Researchers in the United Kingdom identified 425 people who had had cancer out of a large, national, database of 18,000 RA patients. The patients were taking either a traditional DMARD or one of two types of biologics – an anti-TNF drug, such as adalimumab (Humira), etanercept (Enbrel) or infliximab (Remicade) – or the B-cell inhibitor rituximab (Rituxan). (Interestingly, in addition to being used to treat RA, rituximab is sometimes used to treat certain cancers, including lymphomas.).

They found that over an average follow-up of five years, 101 patients out of the 425 total developed new cancers. New cancers were defined as new primary cancers, local recurrences and metastases. A deeper analysis showed that those who had been taking a biologic drug – whether an anti-TNF or the B-cell inhibitor — had approximately half the risk of developing a new cancer as those who were on a traditional DMARD.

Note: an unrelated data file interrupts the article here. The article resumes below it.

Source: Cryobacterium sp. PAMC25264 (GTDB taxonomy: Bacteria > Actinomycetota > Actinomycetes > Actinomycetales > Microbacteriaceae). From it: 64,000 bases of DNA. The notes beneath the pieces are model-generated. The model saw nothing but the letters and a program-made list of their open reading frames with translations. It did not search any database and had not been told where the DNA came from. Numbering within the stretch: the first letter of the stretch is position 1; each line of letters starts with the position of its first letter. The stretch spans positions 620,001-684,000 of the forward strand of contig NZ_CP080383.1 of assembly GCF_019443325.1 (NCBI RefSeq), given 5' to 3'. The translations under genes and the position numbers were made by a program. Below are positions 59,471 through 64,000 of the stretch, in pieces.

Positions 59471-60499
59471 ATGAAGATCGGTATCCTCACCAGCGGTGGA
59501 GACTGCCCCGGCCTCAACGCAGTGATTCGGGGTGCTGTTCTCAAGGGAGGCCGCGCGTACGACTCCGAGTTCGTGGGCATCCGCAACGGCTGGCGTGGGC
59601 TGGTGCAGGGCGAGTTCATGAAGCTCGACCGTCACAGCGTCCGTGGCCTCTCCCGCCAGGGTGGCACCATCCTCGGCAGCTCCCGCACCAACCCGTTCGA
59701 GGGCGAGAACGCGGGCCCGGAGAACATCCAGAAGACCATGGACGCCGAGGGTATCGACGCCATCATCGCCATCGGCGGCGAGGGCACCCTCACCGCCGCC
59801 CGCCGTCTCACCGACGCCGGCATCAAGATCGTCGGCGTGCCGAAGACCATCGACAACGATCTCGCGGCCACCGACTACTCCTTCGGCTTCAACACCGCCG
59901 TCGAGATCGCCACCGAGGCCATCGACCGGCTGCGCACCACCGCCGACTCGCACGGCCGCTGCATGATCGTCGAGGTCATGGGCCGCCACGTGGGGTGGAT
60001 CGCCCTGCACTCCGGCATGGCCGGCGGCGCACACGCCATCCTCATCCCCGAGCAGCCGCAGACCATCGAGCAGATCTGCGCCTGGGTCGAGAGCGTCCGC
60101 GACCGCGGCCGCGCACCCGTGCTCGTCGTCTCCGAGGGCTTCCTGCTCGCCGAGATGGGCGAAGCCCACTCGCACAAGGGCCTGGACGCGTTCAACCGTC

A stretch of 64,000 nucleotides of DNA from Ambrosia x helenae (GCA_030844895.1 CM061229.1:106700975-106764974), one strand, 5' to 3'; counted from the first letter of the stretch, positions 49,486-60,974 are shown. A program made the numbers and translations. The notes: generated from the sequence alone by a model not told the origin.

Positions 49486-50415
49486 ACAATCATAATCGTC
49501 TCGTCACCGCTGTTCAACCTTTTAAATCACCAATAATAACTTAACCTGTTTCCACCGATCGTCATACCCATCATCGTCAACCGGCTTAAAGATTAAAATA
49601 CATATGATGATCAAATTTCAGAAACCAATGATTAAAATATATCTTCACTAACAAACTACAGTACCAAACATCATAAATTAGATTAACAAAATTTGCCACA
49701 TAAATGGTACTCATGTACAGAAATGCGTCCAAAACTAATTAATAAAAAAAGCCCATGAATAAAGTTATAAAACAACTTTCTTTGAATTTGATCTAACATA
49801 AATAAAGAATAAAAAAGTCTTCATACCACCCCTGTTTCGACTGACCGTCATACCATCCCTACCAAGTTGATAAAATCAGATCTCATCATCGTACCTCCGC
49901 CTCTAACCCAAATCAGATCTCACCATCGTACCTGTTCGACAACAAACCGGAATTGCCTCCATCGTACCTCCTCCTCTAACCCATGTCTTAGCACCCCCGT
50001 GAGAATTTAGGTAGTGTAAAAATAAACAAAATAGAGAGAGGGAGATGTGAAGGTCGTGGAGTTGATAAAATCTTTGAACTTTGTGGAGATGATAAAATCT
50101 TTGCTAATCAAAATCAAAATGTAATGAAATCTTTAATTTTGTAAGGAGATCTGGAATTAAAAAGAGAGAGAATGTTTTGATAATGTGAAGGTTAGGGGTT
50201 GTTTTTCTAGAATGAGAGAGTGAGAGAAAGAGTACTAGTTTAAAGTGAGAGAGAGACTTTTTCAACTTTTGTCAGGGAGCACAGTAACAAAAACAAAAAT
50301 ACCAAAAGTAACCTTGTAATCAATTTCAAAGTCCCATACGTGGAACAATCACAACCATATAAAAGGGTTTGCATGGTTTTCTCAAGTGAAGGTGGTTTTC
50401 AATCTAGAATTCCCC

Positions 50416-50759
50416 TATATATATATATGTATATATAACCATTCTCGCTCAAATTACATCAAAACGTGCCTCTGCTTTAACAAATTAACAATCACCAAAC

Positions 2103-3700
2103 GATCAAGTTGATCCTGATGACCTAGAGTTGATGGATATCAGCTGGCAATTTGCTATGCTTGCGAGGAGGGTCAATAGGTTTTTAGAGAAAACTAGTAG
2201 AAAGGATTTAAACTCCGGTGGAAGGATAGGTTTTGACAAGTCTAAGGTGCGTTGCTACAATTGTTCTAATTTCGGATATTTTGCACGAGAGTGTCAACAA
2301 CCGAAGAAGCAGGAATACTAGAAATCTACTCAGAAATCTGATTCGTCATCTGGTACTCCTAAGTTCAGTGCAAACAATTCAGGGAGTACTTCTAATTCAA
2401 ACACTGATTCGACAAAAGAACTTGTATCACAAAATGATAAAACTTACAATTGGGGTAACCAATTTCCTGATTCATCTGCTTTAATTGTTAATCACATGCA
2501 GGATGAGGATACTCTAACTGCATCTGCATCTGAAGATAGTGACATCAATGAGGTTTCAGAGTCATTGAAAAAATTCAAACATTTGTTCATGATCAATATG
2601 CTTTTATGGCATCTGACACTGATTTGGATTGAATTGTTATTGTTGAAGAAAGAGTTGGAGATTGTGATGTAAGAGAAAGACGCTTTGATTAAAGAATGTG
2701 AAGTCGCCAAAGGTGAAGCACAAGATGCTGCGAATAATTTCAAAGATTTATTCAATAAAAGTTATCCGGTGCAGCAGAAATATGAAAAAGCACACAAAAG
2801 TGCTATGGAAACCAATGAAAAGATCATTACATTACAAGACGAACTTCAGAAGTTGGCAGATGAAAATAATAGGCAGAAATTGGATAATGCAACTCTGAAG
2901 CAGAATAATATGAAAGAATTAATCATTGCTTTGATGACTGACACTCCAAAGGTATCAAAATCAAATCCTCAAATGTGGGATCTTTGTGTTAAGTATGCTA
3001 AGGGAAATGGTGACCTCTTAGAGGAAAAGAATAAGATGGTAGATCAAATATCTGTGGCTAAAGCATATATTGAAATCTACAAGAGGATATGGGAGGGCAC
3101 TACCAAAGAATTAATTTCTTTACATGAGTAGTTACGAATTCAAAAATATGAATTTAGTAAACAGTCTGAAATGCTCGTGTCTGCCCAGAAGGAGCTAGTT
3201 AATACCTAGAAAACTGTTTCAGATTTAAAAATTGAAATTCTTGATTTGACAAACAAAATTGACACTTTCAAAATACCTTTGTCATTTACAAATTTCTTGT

Are Biologics Safer than DMARDs?

Lead author Lucía Silva-Fernández, MD, clinical research fellow at the Arthritis Research UK Centre for Epidemiology at the University of Manchester, warns against jumping to the conclusion that one treatment is more or less likely to increase cancer risk. She says the study was not a randomized, control trial but rather reflects routine clinical practice. That means patients were not assigned a treatment randomly; instead, their rheumatologists chose treatments for them, presumably in consideration of their risk of cancer recurrence.

“In this scenario, doctors would only prescribe biologics to those patients with an estimated low risk of recurrence,” Dr. Silva explains. This results in what is called a “treatment selection bias” where the healthier patients receive biologics and those with a higher risk of recurrence stay on DMARDs, she notes. “This different baseline risk is probably the most likely explanation for the difference in the rate of recurrence.”